Metallothioneins (MTs) are characterized by their high metal loading capacity, small molecular weight, and abundant cysteine residues. It has long been thought that metal-free, or apo-MT peptides were unstructured and only adopted as a distinct conformation upon forming the metal clusters, described as metal-induced folding. More recent studies have suggested that the presence of a globular, yet loosely defined structure actually exists that can be disrupted or unfolded. Residue modification and ion-mobility ESI (IM-ESI)-MS have been used to examine this unusual unfolding process. The structure of apo-MT plays a critical role as the starting point in the flexible metalation pathways that can accommodate numerous soft metals. ESI-MS measurements of the product species formed following the cysteine alkylation of the isolated domain fragments of recombinant human apo-MT 1A with n-ethylmaleimide (NEM) were used in the present study to monitor the denaturant- and heat-induced unfolding at physiological pH. The results indicate that these apo-MT fragments adopt distinct structures at neutral pH that react co-operatively with NEM when folded and non-cooperatively when heated or exposed to high concentrations of the denaturant guanidinium chloride (GdmCl). From these studies, we can conclude that at neutral pH, the domain fragments are folded into globular structures where some of the free cysteine residues are buried within the core and are stabilized by hydrogen bonds. Metalation therefore, must take place from the folded conformation.

Introduction

Metallothioneins (MTs) are a family of metal-binding proteins found throughout the nature that are primarily involved in regulating Zn and Cu homeostasis [1,2]. These promiscuous proteins have been isolated from a wide range of biological sources containing numerous d-block metals [3–5] and have been shown to bind a number of exotic metals, including Rh [6], Pt [7,8], U [9], and As [10] amongst others, in in vitro studies. This flexibility in metal co-ordination is thought to originate from the loosely defined structure of apo-MT peptide chain, allowing the backbone and abundant cysteine residues (20 cysteines making approximately 30% of all the residues in MT, with no disulphide bond formation) to conformationally adjust in order to bind the metals in a variety of co-ordination modes [11]. The flexible structure of metal-free or apo-MT led to the assumption that the protein was unstructured or randomly oriented until metals were introduced [12]. This assumption was not without merit, as spectroscopic studies showed a distinct lack of secondary structure in apo-MT [13], and even in partially metalated MTs under certain conditions [14]. Simply, well-defined structure in MTs can be summarized as the result of metal-induced folding [12].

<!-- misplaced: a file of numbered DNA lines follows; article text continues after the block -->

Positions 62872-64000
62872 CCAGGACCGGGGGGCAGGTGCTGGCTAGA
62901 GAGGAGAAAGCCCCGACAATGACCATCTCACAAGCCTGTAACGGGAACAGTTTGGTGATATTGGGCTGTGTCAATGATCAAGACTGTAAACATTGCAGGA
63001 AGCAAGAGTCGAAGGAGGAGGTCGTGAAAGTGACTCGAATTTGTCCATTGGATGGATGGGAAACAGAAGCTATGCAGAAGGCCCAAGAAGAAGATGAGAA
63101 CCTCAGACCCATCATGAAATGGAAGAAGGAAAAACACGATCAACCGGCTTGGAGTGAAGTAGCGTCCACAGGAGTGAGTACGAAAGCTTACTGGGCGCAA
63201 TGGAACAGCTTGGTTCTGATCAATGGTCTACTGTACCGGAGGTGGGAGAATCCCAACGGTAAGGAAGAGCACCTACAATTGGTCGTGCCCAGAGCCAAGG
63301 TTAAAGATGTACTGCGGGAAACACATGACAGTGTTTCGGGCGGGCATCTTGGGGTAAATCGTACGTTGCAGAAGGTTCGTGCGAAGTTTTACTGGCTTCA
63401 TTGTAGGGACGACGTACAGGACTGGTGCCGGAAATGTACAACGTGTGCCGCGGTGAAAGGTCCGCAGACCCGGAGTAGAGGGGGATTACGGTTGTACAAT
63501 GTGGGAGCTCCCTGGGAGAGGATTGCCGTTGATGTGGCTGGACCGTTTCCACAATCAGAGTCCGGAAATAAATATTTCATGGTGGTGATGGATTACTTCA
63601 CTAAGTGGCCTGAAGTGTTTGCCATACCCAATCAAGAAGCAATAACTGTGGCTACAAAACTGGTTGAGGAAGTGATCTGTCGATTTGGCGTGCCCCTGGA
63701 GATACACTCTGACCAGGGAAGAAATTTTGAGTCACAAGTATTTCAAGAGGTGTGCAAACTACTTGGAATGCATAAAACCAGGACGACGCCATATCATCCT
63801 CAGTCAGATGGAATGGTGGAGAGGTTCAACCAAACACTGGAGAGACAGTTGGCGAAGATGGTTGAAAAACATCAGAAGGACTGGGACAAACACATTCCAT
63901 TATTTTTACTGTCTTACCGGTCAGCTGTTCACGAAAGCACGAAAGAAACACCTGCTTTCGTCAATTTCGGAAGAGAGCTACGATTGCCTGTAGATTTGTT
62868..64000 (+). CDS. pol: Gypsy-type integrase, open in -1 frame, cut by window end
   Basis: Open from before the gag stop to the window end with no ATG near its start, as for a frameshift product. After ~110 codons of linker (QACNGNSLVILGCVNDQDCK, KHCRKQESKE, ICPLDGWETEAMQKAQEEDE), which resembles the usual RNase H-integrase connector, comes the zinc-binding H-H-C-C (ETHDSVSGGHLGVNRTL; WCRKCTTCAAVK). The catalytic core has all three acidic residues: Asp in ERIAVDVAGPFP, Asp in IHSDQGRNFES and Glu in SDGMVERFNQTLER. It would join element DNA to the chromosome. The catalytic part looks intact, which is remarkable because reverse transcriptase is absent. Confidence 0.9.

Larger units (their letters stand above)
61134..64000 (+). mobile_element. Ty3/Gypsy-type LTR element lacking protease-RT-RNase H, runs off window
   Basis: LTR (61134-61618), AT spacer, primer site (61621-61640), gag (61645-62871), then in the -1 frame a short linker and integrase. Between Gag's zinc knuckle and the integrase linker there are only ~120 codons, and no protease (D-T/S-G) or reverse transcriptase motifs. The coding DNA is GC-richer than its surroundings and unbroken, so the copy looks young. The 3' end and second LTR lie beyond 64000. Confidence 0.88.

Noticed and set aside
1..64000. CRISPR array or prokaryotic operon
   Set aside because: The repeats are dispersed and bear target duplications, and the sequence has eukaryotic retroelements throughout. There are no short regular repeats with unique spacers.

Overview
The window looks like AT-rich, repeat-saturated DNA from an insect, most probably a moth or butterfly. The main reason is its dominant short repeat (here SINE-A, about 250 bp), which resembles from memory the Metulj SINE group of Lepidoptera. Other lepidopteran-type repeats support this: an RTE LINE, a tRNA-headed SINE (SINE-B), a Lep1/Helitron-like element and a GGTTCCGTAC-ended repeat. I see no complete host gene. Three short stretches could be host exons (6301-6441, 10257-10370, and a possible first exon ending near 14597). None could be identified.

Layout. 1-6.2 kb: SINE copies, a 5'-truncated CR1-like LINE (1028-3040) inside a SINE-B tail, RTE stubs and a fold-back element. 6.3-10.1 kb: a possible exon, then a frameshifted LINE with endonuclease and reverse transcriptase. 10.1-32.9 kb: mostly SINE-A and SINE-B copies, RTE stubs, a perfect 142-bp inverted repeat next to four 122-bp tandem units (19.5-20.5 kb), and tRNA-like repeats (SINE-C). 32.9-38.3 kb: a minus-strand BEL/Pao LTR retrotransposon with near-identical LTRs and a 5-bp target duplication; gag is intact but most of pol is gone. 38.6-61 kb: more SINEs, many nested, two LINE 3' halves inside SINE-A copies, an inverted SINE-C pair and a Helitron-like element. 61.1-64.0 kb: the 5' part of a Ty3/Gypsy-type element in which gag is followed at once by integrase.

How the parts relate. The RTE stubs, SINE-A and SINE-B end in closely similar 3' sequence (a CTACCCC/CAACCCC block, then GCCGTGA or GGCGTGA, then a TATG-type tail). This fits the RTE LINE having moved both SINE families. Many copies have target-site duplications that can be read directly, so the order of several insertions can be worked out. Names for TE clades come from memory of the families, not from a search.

The introduction of ESI-MS was significant for the study of MTs because it allowed detailed investigation of the binding pathways of the multiple spectroscopically silent metals such as zinc and copper(I), that bind to MTs, revealing both the exact stoichiometries as metals bound and then elucidation of complex binding pathways [15–17]. The ESI-mass spectral data have been validated in the terms of accuracy in determining the relative concentrations of MT species with different metal loadings by comparison with atomic absorption data [18]. That the relative abundance can be extracted with confidence from the ESI-MS experiment indicates that the structural changes upon metalation do not result in radically different ionization efficiencies between species. Conclusion from these many reported methods, including techniques such as charge state analysis [19], ion-mobility (IM) MS [20], and residue modification coupled with ESI-MS [21], and LC-MS [22], cast doubt on the model of a completely unstructured apo-MT at physiological pH. However, these mass spectral studies were not the first to suggest a compact and globular structure, as theoretical calculations predicted that the cysteine residues in the apo-MTs were buried and not freely accessible to the solvent [23] and FRET studies [24,25] of recombinant MTs in the early 2000s showed that there was also negligible volume change in the protein upon metalation.

In particular, residue modification of the reactive cysteinyl thiols has proven to be effective in probing the relative accessibility of individual residues and the overall folded state of apo- and partially metalated MTs. In addition to probing structure, residue modification coupled with MS/MS has been used to identify the binding sites and monitor metalation/demetalation of MT with Zn, Cd [26], and As [27].

Recently, our group and others have demonstrated that the reaction with cysteine alkylation agents, such as n-ethylmaleimide (NEM), p-benzoquinone, and iodoacetamide can be used to determine the folded state of apo-MT under various conditions [21]. The most common denaturants used in biochemical unfolding studies are acidity and guanidinium chloride (GdmCl). The change in the folded state of most proteins during pH titrations can easily be monitored by CD spectroscopy or changes in ESI-MS charge states. However, for MT, the CD spectra are unchanged upon denaturation as the native form contains no secondary structural elements, and the protein is small enough that denaturing does not cause a dramatic shift in the charge state distribution. In addition, while apo-MT exhibits different reaction profiles at neutral and low pH; when exposed to large cysteine modifying agents, the alkylation reaction can be influenced by the presence of H+ and it is unclear whether the reaction profile divergence is solely due to unfolding. Typically, thermal denaturation has been used to demonstrate the chemical-free unfolding but there have been no recent reports of thermal denaturation of MTs to our knowledge [28].